We’re often asked:
“what are bare rooted plants as I have seen they are much cheaper than rootballed or potted plants”?
Bare root trees and plants represent very good value for money and the customer can have a very mature plant for a fraction of the price of a pot grown specimen.
View our Bare Root plants collection >>
However bare rooted plants are only available in cooler temperatures generally from around November through to late Spring. At other times of the year they are only available via pre-order.
They will arrive with no soil surrounding the roots – the roots will be exposed ready for immediate planting. There is a little more risk with planting bare rooted as opposed to rootballed or potted plants (especially with younger small hedging bare rooted plants) but the more established the plant the better chance of survival. Provided these bareroot trees are cared for correctly and are not left to dry out, or allowed to move around too much in strong winds, then there is an excellent chance of survival.
When Your Bare Root Plants Are Delivered
Ideally the bare rooted plant should be planted immediately after delivery. If this is not possible then it is essential that the tree is not left above ground especially in warmer temperatures.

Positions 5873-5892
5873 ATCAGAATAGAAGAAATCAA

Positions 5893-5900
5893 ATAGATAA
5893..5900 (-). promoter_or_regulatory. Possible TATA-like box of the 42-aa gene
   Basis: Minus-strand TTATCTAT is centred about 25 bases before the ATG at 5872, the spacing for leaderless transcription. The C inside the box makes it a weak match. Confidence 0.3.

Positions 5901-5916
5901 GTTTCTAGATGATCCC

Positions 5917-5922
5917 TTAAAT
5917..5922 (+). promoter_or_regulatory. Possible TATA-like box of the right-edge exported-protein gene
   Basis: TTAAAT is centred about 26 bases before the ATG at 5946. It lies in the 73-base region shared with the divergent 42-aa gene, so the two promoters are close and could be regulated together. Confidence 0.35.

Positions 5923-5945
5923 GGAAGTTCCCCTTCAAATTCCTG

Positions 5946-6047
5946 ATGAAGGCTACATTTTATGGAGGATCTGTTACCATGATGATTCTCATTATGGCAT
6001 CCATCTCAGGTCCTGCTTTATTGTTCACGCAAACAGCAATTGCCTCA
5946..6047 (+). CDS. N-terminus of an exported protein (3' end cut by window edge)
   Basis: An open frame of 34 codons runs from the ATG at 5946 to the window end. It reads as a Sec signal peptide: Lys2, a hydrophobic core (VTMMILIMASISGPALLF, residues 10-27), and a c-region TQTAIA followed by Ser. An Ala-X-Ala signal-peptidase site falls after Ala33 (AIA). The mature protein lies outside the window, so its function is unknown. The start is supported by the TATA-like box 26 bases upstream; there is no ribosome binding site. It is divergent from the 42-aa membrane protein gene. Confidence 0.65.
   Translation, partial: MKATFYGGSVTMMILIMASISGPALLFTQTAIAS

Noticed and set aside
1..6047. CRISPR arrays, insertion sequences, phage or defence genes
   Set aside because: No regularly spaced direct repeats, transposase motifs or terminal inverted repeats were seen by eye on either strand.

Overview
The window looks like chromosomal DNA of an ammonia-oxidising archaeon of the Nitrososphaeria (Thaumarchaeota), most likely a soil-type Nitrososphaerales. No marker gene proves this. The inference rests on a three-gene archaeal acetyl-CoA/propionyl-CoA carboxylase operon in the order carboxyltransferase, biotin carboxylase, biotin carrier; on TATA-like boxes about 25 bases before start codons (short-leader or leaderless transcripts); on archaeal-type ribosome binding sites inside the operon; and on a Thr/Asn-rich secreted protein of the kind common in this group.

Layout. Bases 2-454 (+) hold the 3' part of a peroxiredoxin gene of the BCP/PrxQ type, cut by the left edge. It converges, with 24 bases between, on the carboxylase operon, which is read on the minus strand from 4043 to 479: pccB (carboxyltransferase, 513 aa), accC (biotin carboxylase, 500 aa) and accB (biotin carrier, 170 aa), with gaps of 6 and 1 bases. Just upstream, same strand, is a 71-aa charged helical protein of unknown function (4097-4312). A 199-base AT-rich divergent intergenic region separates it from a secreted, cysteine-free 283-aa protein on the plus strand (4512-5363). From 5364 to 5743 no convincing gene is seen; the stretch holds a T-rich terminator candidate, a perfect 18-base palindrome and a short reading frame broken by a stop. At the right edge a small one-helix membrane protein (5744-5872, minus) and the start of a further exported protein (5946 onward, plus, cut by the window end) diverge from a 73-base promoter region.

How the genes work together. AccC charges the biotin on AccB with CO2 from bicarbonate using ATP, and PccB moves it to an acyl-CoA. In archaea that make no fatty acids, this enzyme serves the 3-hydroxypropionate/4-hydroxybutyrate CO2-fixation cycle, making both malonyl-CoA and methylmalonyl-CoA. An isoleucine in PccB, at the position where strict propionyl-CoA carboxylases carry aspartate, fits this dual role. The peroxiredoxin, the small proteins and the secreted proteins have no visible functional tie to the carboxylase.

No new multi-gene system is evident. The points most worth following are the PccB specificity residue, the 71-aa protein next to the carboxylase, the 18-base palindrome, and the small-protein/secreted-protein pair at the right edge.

Remember in transit the roots of barerooted plants can dry out so on arrival take the tree and dunk it in a bucket of water ideally for at least 10 minutes or spray water over the roots.
After soaking the tree roots, if not immediately planting, it is best to stand the tree up or lean the tree against another shrub and cover the roots with a generous amount of compost.
You can even dig a temporary hole to put the tree into and cover with soil until the final position is ready for the final planting.
When finally planting a bare root tree, make sure that the stake to hold the tree up is already driven into the ground and place your tree in the planting hole and secure to the tree to the stake before filling in the hole.
Make sure not to plant too deeply as the trunk will rot if planted too far into the ground.
After planting it is essential that the soil covering the roots is soaked.
Trimming The Crown Of Your Tree
We recommend that you trim the crown of your new tree by a third. Trimming the crown in a balanced way to maintain a good shape. The root to shoot ratio will be more balanced and there is a much better chance the new tree will establish quickly.
Watering Your New Bare Root Plants
As winter slowly moves to spring and as temperatures rise watering needs to stepped up considerably, regardless of rain, as rain rarely penetrates into the root system. Please note that the more well draining the soil, the more watering is required, often 2-3 times a week.
Everyday watering is also essential in temperatures at 20 degrees and more.
More info on soil structures and watering requirements here >>
Guide To Planting Your Bare Root Tree
The planting hole should be made at least 2 to 3 times larger than the roots and back filled with quality compost. Lastly, cover the soil with a good quality mulch to help suppress weeds and keep moisture in the soil.